BlockingQueue extends Collection, Queue and Iterable interfaces so it inherits all Collection and Queue methods.

As exp. add(E e), remove(Object o) from the Collection interface which are different from the other two methods put() and take() in the way that add() and remove() don't block, they throw exception if the operation cannot be executed immediately.

poll() and peek() operations from Queue interface where

  • poll() - Retrieves and removes the head of this queue, or returns null if this queue is empty.
  • peek() - Retrieves, but does not remove, the head of this queue, or returns null if this queue is empty.

BlockingQueue implementations are thread-safe

BlockingQueue implementations like ArrayBlockingQueue, LinkedBlockingQueue are thread-safe. All queuing methods use internal locks or other forms of concurrency control to achieve their effects atomically.

Since BlockingQueue interface also extends Collection interface so it inherits operations from Collection interface also. However, the bulk Collection operations addAll, containsAll, retainAll and removeAll are not necessarily performed atomically unless specified otherwise in an implementation. So it is possible, for example, for addAll(c) to fail (throwing an exception) after adding only some of the elements in c.

BlockingQueue capacity

A BlockingQueue may be capacity bounded or unbounded. At any given time it may have a remainingCapacity beyond which no additional elements can be put without blocking.

For a bounded BlockingQueue implementation we have to create the BlockingQueue with the given (fixed) capacity.

As exp. ArrayBlockingQueue for which capacity has to be specified.

BlockingQueue<String> arrayBlockingQ = new ArrayBlockingQueue<String>(2);

In case of LinkedBlockingQueue or PriorityBlockingQueue both can be bounded or unbounded.

BlockingQueue<String> linkedBlockingQ = new LinkedBlockingQueue<String>(2);
        
Queue<String> linkedBlockingQ = new LinkedBlockingQueue<String>();
So both are ok.

Note that a BlockingQueue without any intrinsic capacity constraints always reports a remaining capacity of Integer.MAX_VALUE.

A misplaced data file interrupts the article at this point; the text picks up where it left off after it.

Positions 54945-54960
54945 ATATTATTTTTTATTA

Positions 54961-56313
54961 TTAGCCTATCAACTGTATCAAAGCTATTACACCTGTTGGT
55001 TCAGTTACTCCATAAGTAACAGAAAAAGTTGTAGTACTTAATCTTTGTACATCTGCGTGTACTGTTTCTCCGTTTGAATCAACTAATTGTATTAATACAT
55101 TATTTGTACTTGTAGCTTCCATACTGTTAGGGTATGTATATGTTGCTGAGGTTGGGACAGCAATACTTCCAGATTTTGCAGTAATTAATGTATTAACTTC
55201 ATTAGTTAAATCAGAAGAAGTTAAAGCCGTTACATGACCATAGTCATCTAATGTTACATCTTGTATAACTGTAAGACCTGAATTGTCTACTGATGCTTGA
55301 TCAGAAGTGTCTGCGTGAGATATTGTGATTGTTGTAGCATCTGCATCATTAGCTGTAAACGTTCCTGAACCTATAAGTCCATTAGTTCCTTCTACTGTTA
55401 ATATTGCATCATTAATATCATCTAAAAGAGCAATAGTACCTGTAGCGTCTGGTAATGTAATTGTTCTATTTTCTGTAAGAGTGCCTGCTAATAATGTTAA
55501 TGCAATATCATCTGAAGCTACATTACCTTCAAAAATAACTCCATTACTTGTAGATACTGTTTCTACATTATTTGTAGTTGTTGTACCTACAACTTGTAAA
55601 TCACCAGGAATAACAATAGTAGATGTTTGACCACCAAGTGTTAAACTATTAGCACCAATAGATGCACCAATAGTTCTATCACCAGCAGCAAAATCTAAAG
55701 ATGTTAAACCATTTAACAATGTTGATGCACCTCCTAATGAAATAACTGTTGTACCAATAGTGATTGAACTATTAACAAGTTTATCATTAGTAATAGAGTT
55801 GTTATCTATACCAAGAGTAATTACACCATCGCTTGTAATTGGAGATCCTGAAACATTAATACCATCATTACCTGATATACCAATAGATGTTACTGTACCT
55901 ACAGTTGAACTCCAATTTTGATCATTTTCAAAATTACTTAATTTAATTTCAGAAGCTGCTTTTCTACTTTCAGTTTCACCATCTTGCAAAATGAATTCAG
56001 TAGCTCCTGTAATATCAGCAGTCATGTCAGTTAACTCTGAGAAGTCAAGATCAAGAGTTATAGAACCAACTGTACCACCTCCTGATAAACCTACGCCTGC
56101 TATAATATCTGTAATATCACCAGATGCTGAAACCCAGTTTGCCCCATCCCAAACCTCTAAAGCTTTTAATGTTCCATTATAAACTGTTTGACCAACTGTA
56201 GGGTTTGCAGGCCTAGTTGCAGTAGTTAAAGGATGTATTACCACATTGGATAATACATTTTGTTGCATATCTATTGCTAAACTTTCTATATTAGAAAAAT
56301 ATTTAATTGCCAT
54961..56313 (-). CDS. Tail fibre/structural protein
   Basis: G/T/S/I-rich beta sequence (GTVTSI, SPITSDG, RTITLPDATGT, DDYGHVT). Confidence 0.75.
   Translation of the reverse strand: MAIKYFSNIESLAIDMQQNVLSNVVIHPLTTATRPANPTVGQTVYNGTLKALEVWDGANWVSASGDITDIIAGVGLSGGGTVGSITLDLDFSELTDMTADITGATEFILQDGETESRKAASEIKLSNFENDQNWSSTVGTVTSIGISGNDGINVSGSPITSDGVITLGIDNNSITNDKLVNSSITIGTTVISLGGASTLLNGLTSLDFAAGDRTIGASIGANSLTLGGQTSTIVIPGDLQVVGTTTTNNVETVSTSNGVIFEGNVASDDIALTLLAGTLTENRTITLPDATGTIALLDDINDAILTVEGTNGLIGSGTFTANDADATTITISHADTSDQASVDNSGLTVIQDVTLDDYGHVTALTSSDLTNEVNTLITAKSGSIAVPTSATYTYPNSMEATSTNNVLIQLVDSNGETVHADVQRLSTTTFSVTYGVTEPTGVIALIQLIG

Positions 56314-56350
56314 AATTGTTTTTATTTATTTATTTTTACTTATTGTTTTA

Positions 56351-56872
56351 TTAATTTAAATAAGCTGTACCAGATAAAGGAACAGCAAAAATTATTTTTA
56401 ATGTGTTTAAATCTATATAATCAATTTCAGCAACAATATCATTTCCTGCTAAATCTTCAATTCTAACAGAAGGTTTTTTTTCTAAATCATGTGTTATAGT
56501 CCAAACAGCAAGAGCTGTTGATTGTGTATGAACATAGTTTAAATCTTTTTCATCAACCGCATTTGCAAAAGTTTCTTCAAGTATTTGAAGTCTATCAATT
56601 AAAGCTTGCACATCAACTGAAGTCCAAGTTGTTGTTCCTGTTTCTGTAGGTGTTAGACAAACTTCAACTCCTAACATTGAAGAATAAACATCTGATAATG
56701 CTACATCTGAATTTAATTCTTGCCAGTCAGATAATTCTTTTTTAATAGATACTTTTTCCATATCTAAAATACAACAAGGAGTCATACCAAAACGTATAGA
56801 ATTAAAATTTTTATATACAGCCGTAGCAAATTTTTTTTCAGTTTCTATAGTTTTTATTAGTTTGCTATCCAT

BlockingQueue Usage

BlockingQueue implementations are designed to be used primarily for producer-consumer queues because of the blocking methods put() and take() which facilitates inter-thread communication.

It can also be used as a bounded buffer. Let's say you have a ArrayBlockingQueue of capacity 10. So one thread can keep putting values in it and another thread can read from it once the buffer is full thus creating a bounded buffer.

At any time if all 10 slots are filled put() will block and same way for take() if there are no elements to read it will block.

Example Code

public static void main(String[] args) {
    BlockingQueue<String> arrayBlockingQ = new ArrayBlockingQueue<String>(2);
    try {
              arrayBlockingQ.put("A");
              arrayBlockingQ.put("B");
              System.out.println("------ 1 -------");
              arrayBlockingQ.forEach(a->System.out.println(a));
              arrayBlockingQ.take();
              arrayBlockingQ.put("C");
              System.out.println("------ 2 -------");
              
              arrayBlockingQ.forEach(a->System.out.println(a));
          } catch (InterruptedException e) {
              System.out.println("Exception occurred" + e);
          }
}

Output

------ 1 -------
A
B
------ 2 -------
B
C

Here it can be seen how elements are added at the end, while taking it is retrieved from the head of the queue.

Implementing classes of the BlockingQueue

Source : https://docs.oracle.com/javase/8/docs/api/java/util/concurrent/BlockingQueue.html

That's all for this topic BlockingQueue in Java. If you have any doubt or any suggestions to make please drop a comment. Thanks!


Related Topics

  1. ConcurrentHashMap in Java
  2. CopyOnWriteArrayList in Java
  3. Difference between CountDownLatch and CyclicBarrier
  4. Phaser in Java concurrency
  5. Synchronization in Java multithreading
  6. Java Concurrency interview questions

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Monday, 15 February 2016

Semaphore in Java Concurrency

Semaphore is one of the synchronization aid provided by java concurrency util in Java 5 along with other synchronization aids like CountDownLatch, CyclicBarrier, Phaser and Exchanger.